Review: Pain and Glory
Pedro Almodóvar isn’t the type of filmmaker to make movies about his life. At least, his movies are rarely directly autobiographical. Rather, Almodóvar weaves together elements from his life into his films in ways that wouldn’t even register unless you knew to look for them. His latest, Pain and Glory (Dolor y gloria), is Almodóvar’s most introspective and autobiographical film yet, without seeming like self-congratulatory indulgence. Starring his long-time muse Antonio Banderas, as well as Asier Etxeandia, Nora Navas, Leonardo Sbaraglia, Asier Flores, Julieta Serrano, and Penelope Cruz, Pain and Glory is a meditation on life, cinema, art, and memory.
Salvador Mallo (Banderas) is an aging filmmaker with a host of physical ailments like chronic back pain and mysterious bouts of choking. He’s currently not working on any project because he feels physically unable, but is left frustrated and depressed without work. An art house theater restored his 1980s film Sabor, which he sees and enjoys with fresh eyes. The theater invites him to a Q&A, and suggests he bring the film’s star Alberto (Etxeandia), with whom Salvador had a falling out after the film. Salvador attempts to reconcile with Alberto, leading them to take heroin together. Through this encounter, Salvador recalls his childhood in the village of Paterna, with his mother Jacinta (Cruz), and his relationship with then drug addicted Federico (Sbaraglia).
The most fascinating part of Pain and Glory to me is its structure. Almodóvar sets up the plot as seemingly random coincidences; chance encounters and right place, right time. And how he weaves them all together is nothing short of majestic. Almodóvar is working with a new editor for the first time in his career, as for his last twenty films, Jose Salcedo was his collaborator in that regard. Sadly, Salcedo passed away after completing Almodóvar‘s 2016 film Julieta. Almodóvar hired the award-winning editor Teresa Font for Pain and Glory, and impressively, she seamlessly captures the meaningful randomness and elegant shifts back and forth in time. Pain and Glory at times feels aimless, but as it reaches its conclusion Almodóvar clicks things together. Certainly repeat viewings would be rewarding to catch glimpses of the tapestry he is creating.
It’s quite captivating how effortlessly meta Pain and Glory is, both within and without the film. On an external level, we’re watching a movie in which Antonio Banderas plays a version of Almodóvar, wearing the director’s real clothes in a set that replicates Almodóvar’s own apartment. Salvador and Alberto had a falling out in the late 1980s, mirroring Banderas and Almodovar’s relationship until 2011’s The Skin I Live In. Salvador is homosexual, and comes from a Catholic village in Spain. However, Salvador becomes addicted to heroin, a drug that Almodóvar always steered clear from (his preferred intoxicant: cocaine). And Salvador’s chronic pain doesn’t come from real life either. I don’t think Salvador is a stand-in, but rather a version that could have been. Even within the film, Pain and Glory plays with metafiction. Salvador writes a confessional essay called Addiction, which Alberto performs in a one-man show about his drug-addicted former lover, Federico. Federico happens to catch the show, and is moved by a version of his life and reunites briefly with Salvador. This highlights a theme of return. Memories return, art returns, pain returns, glory returns. But this isn’t just a movie about the past, but how to reconcile the past to move forward and keep creating.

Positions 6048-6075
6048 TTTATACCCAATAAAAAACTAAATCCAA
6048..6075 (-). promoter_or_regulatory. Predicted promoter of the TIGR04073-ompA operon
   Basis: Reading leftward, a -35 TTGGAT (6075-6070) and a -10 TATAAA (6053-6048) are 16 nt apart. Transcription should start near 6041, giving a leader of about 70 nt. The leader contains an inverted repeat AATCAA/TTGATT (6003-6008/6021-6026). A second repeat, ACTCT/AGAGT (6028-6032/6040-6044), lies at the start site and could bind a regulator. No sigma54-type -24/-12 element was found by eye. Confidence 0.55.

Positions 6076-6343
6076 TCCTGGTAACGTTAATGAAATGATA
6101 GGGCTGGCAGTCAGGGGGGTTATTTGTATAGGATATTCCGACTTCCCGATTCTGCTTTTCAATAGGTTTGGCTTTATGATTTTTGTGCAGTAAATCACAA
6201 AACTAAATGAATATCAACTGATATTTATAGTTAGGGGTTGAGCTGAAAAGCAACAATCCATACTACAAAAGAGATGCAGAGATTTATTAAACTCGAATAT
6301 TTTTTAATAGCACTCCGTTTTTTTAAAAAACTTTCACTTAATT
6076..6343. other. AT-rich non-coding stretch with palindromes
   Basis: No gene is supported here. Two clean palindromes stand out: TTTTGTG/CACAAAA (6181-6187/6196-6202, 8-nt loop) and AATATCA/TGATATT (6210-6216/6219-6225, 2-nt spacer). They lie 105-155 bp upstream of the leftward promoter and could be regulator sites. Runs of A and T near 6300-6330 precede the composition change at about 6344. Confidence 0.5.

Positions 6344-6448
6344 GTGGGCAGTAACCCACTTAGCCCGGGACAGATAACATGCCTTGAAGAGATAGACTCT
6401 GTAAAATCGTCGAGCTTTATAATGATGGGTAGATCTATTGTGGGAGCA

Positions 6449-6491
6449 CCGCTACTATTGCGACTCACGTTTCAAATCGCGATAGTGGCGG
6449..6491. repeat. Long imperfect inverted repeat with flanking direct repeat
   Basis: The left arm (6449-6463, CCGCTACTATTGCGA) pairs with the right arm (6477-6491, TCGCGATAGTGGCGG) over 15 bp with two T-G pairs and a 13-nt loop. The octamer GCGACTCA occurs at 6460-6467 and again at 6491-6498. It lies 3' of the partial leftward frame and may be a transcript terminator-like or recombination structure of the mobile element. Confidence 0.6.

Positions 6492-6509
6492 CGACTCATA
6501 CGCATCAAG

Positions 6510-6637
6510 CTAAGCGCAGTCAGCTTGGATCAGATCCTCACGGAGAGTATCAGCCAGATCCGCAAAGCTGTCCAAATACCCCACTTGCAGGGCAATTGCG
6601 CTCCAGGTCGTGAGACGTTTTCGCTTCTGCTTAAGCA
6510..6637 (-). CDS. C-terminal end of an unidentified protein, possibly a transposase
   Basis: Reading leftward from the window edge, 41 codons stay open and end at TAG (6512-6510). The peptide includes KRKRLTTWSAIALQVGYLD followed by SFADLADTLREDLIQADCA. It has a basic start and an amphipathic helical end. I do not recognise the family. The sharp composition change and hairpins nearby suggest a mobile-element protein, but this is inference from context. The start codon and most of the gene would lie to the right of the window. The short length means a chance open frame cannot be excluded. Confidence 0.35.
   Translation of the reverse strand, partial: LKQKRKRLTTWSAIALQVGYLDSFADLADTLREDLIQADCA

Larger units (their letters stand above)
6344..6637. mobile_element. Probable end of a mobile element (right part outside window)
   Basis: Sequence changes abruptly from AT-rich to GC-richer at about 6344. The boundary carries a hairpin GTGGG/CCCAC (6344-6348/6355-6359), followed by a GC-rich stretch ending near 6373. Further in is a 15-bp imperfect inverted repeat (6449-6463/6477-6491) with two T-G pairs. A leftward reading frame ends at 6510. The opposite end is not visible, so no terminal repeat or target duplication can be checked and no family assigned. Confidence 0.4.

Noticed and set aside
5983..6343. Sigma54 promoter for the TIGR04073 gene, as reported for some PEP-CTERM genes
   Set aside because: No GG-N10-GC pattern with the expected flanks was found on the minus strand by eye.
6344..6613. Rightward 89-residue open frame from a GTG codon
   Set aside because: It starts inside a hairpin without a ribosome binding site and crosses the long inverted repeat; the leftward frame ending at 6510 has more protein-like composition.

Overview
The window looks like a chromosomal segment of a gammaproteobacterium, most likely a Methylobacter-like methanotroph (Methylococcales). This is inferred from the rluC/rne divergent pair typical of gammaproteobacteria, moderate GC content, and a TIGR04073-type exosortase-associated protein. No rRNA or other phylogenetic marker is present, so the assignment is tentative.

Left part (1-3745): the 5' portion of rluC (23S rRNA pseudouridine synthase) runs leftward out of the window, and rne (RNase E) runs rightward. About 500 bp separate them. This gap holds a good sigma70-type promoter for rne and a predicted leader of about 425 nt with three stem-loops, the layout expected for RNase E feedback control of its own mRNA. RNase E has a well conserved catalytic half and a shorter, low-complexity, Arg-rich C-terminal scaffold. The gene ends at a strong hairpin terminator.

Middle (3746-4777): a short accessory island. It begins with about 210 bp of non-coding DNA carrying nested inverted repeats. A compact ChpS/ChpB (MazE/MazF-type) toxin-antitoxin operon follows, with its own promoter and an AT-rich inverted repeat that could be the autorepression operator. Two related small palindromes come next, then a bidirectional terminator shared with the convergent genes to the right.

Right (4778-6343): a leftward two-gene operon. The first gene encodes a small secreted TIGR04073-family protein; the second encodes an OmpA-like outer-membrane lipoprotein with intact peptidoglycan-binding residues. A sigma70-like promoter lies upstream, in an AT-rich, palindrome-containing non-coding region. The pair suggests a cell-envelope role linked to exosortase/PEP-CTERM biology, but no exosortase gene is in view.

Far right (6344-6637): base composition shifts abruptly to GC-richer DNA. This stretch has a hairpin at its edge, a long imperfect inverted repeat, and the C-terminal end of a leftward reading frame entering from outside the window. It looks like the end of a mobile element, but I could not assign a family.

Antonio Banderas offers a surprisingly restrained performance; the normally intense and exciting actor pulls back in illuminating ways. Every bit of pain, every reflection, is viscerally felt. It’s truly an outstanding turn, and possibly the best of his career. Asier Flores as the young Salvador is introspective and curious with such an inherently compelling presence on screen. Asier Etxeandia is wonderfully prickly and charming, with Leonardo Sbaraglia providing some heartfelt moments. As the younger and older versions of Jacinta, both Penelope Cruz and Julieta Serrano light up the screen. Cruz especially is quite good, painting a vivid portrait of motherhood. Serrano and Banderas played mother and son twice before in Almodovar’s Women on the Verge of a Nervous Breakdown and Matador, and they have a lovely chemistry through their wrenching scenes.
Pain and Glory is somber and melancholy, but can be splittingly funny like most Almodóvar films. The vibrant cinematography (by longtime collaborator Jose Luis Alcaine) and eccentric production design (Antxón Gómez) are just gorgeous to behold, with some jaw-dropping shots. The romantic, enigmatic score by Alberto Iglesias effectively carries the film forward. Pain and Glory is such a stunning film, and a perfect encapsulation of what makes Almodóvar such an exciting filmmaker.